The hunt for flight MH370 will head deep underwater as the
batteries in the flight's black box recorders had probably died and
there was little chance of finding floating debris, said Australian
search chief Angus Houston.
The search is now relying on the U.S. Navy's sophisticated Blue-fin
21 autonomous underwater vehicle, which is set to search the ocean
floor for wreckage some 4.5 kms (2.8 miles) beneath the surface.
The aircraft disappeared soon after taking off on March 8 from Kuala
Lumpur bound for Beijing with 227 passengers and 12 crew on board,
triggering a multinational search that is now focused on the Indian
Searchers are confident they know the approximate position of
wreckage of the Boeing 777, some 1,550 km (963 miles) northwest of
Perth, and are moving ahead on the basis of four acoustic signals
they believe are from its black box recorders.
"Despite the lack of further detections, the four signals previously
acquired taken together constitute the most promising lead we have
in the search for MH370," Houston told reporters in Perth.
"The experts have therefore determined that the Australian Ocean
Shield will cease searching with a towed pinger locator later today
and deploy the autonomous underwater vehicle, 'Bluefin-21', as soon
as possible," he said, referring to the U.S. Navy device designed to
detect the tell-tale "pings".
The batteries in the black boxes are now two weeks past their 30-day
expected life and searchers will be relying on sonar and cameras on
the Bluefin-21 drone.
An aircraft's black box records data from the cockpit and
conversations among flight crew and may provide answers about what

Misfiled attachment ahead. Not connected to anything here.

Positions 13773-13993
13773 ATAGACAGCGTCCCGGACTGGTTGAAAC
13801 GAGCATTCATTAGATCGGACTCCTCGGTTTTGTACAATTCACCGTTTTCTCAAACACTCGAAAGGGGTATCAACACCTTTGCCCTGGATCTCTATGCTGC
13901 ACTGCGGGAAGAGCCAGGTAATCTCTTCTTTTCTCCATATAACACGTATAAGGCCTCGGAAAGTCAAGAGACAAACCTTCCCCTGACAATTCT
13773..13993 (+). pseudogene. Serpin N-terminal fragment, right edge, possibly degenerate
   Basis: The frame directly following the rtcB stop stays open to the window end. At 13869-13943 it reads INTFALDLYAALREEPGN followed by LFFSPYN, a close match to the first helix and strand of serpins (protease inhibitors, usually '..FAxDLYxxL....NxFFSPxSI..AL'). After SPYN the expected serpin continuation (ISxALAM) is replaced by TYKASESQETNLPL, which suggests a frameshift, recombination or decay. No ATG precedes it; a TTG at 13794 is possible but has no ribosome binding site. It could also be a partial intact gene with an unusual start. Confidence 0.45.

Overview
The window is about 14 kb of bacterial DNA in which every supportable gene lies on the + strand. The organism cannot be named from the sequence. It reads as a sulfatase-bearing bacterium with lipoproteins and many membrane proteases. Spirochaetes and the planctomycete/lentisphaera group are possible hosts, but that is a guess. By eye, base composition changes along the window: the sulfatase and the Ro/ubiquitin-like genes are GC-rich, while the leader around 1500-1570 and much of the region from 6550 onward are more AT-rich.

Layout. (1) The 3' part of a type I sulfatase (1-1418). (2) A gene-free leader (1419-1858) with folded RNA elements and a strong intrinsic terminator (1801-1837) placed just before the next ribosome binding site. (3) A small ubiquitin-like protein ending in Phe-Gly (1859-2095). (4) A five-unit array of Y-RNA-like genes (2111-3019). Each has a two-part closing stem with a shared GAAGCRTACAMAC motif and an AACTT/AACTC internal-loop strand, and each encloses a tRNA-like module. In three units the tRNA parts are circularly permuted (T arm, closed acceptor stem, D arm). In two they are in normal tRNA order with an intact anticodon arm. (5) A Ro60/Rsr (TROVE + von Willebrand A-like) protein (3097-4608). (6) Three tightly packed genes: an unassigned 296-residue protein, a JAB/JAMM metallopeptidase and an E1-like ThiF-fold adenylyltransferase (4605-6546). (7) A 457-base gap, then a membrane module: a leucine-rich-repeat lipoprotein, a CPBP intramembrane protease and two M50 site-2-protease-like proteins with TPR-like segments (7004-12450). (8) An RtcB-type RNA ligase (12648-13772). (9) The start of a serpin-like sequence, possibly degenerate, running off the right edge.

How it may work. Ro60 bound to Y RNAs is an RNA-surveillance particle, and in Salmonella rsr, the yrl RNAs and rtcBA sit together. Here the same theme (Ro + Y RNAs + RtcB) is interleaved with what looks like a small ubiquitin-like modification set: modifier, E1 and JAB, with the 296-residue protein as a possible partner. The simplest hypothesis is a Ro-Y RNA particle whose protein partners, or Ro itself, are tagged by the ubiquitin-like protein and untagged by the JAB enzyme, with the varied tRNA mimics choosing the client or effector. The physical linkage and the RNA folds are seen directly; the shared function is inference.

happened to the missing plane.
The Blue-fin robot will build up a detailed acoustic image of the
area using sophisticated 'sidescan' sonar, hoping to repeat its
success in finding a F-15 fighter jet which crashed off Japan last
If it detects possible wreckage, it will be sent back to photograph
it in underwater conditions with extremely low light.
Building up the necessary mosaic of thousands of high-definition
photos in the undersea gloom can be a long and frustrating task, a
point Houston reiterated on Monday, citing the extremely large,
remote and deep search area.
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Officials are currently focusing their acoustic search on an area
about the size of a medium city — 600 sq km (230 sq miles) — and say
it could take the underwater robot months to scan and map the whole
"I would just say to everybody, don't be over optimistic, be
realistic and let's hope, let's hope that that very strong signal
that we were receiving is actually coming from the black box,"
The mystery of Malaysian Airlines MH370 has sparked what is on track
to be the most difficult and expensive search and recovery operation
in aviation history. Up to a dozen planes and 15 ships will be
searching in three separate areas on Monday.
Malaysian authorities have still not ruled out mechanical problems
as causing the plane's disappearance, but say evidence suggests it
was deliberately diverted from its scheduled route from Kuala Lumpur
Houston added that although an oil slick was located in the search
area on Sunday evening, he was pessimistic about the likelihood of
finding anything floating on the ocean surface after this amount of
"The chances of any floating material being recovered have greatly
diminished, and it will be appropriate to confer with Australia's
partners to decide the way ahead later this week," he said.
(Reporting by Matt Siegel; editing by Michael Perry)
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